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The Globe's weekly Business School news roundup

Last September, in a freshman week sport event that stirred instant outrage, some students at HEC Montréal painted their faces black pretending to be Jamaican Olympic runner Usain Bolt. The multicultural business school affiliated with l'Université de Montréal issued an immediate apology, vowing to turn the ugly incident into a teaching moment.

Last week, the school made good on its promise, announcing a series of awareness-building measures around intercultural issues. HEC Montréal is working with Haiti-born Vivian Barbot, a teacher, women's advocate and expert on intercultural education. The former federal Member of Parliament is currently interim president of the Bloc Québécois.

This month, she organized training for the students who took part in the 'blackface' incident. HEC's student associations will be required to take the training.

In a statement, HEC secretary general Jacques Nantel said his school also will introduce an awareness-building campaign for the entire campus in the next several months. Referring to the September incident, he said "HEC Montréal views these matters seriously and I am confident that the measures we are taking will bear fruit."

Sauder signs agreements with Indian school

India, a fast-rising global market, is becoming a hot destination for Canadian business schools.

During a British Columbia trade mission to South Asia this week, the University of British Columbia's Sauder School of Business signed agreements with the Indian Institute of Management Bangalore and the Indian Institute of Technology Madras, to promote a two-way flow of students and faculty and collaborative research. The move follows an announcement last week that the university will open its first two offices in India – one in Bangalore spearheaded by the business school and another in New Delhi.

"What we are doing is opening representative offices in a country that is going to define the next 50 years," says Sauder dean Daniel Muzyka, reached by phone in Bangalore. He adds: "What we are seeing in India in terms of scale and speed [of development]is something that has never been achieved in human history."

On the same trade mission, Simon Fraser University also signed agreements, including with the Indian Institute of Management Indore and the Indian Institute of Technology Ropar for exchanges and research projects.

Other universities are raising their profile in India, a trend Dean Muzyka says should strengthen Canada's international education brand.

The most ambitious move comes from York University's Schulich School of Business, building a satellite campus in Hyderabad set to open in 2013.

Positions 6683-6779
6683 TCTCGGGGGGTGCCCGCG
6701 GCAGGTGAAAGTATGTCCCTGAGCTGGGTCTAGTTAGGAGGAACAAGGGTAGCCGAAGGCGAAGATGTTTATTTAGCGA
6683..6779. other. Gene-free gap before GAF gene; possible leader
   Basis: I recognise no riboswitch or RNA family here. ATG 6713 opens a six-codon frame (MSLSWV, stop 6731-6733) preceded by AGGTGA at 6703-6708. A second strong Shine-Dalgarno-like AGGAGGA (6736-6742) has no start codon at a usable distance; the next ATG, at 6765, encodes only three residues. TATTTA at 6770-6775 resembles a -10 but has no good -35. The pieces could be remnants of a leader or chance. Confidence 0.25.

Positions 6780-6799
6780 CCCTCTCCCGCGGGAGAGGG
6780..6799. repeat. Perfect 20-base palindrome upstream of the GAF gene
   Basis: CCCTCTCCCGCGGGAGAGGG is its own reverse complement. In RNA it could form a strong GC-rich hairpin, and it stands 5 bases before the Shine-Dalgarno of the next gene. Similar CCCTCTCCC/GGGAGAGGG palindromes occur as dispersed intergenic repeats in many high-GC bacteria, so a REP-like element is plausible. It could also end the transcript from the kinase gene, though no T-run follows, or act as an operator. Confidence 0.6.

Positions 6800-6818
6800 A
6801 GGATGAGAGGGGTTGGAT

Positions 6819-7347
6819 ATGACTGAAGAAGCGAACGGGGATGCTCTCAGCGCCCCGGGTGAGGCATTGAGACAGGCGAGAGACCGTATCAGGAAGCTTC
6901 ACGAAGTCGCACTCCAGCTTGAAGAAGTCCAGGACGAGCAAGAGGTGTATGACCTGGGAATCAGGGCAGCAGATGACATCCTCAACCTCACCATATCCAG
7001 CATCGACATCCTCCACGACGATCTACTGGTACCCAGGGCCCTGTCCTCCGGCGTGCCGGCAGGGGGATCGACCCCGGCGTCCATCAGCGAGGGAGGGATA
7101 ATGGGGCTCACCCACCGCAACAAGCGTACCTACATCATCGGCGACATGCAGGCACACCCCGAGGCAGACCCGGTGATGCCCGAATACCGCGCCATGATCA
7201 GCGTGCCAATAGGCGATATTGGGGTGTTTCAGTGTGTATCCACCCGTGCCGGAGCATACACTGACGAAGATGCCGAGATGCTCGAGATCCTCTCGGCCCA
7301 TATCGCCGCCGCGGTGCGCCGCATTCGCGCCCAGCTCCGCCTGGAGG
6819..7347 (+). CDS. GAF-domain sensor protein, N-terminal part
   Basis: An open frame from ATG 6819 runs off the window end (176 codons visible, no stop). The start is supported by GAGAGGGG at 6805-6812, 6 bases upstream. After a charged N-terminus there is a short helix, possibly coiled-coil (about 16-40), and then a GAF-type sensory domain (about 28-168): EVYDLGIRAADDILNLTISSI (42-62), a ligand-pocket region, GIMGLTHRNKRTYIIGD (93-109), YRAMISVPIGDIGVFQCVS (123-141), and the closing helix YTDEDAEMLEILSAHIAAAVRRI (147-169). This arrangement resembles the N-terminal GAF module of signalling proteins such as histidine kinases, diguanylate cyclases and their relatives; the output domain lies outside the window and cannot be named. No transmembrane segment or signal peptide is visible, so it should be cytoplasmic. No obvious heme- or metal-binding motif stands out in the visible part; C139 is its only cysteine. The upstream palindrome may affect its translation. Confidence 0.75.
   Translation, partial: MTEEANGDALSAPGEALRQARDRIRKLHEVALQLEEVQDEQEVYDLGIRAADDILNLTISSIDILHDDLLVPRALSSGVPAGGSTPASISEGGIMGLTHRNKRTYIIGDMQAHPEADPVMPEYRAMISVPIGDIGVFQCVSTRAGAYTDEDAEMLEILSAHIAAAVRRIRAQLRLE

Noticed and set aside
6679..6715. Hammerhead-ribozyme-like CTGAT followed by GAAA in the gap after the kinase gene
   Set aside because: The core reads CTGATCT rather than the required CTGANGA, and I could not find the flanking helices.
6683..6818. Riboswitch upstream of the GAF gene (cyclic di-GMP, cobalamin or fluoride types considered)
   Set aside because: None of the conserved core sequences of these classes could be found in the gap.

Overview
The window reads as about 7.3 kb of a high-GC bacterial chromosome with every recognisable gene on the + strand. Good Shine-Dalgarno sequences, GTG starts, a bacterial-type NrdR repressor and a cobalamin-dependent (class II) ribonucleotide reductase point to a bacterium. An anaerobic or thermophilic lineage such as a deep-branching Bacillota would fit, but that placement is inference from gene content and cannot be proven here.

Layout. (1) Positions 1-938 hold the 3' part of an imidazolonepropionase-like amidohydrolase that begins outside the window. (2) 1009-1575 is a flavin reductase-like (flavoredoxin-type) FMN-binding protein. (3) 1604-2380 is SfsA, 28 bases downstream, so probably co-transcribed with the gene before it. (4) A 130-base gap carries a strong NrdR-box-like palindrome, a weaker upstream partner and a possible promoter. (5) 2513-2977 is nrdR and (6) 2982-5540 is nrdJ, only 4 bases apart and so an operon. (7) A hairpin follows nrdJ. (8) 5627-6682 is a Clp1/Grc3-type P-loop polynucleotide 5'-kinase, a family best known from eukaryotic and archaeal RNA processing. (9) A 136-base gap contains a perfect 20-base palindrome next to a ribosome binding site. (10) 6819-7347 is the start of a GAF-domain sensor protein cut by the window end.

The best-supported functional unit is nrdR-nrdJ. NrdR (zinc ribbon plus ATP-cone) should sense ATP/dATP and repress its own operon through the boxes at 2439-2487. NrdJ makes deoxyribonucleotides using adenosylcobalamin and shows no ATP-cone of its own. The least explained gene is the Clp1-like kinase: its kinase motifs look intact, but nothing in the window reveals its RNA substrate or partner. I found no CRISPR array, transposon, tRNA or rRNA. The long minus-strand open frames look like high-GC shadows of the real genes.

Last year, the University of Western Ontario's Richard Ivey School of Business and Indian Institute of Management Bangalore, recognized as a top-100 management school, agreed to work on research and expand training of PhD students. Ivey also opened an office in Mumbai last February.

UBC's New Delhi office will operate in partnership with the University of Toronto, enabling them to collaborate on projects with Indian organizations in the capital city. At home, U of T recently set up its India Innovation Institute, a multi-faculty research centre.

A key focus will be "what can we learn from innovation in India that we can embed into our practices," says inaugural director Dilip Soman, a professor of marketing at the university's Rotman school of business. In contrast to the West, he says India tends to market new products without a lot of bells and whistles, making them affordable to the middle class. It's a strategy that holds lessons for Canada, he says.

Kalyan Sundaran, executive director of the Canada-India Foundation, welcomes the growth of academic partnerships as the two countries negotiate a possible free-trade deal by 2013.

"Now the business school component is taking off, we will have the expertise in business management to take the [economic]potential that exists and turn it into reality," he predicts.

Accounting scholars named

With a greying of the professoriate, business schools and accounting firms are concerned about stoking the supply of industry-accredited, doctoral students who could eventually become teachers for the next generation.

As one response, the Certified General Accountants Association of Canada offers up to three awards a year for students to fund their academic research projects.

This week, the association announced that two winners will receive up to $10,000 a year for a maximum of three years for their PhD studies in accounting and auditing-related fields.

Muriel Dufour, a member of l'Ordre des CGA du Québec, is pursuing a PhD at Quebec City's École nationale d'administration publique. She is researching the transfer of financial resources between organizations in the face of natural disasters.

Esther Maier, a member of CGA Ontario, is studying for a PhD in general management at the University of Western Ontario's Richard Ivey School of Business in London, Ont. A former finance executive in the film and television industry, she is exploring how accountants and non-accountants use budgets and other financial practices to co-ordinate day-to-day activities in a sector characterized by multidisciplinary teams.

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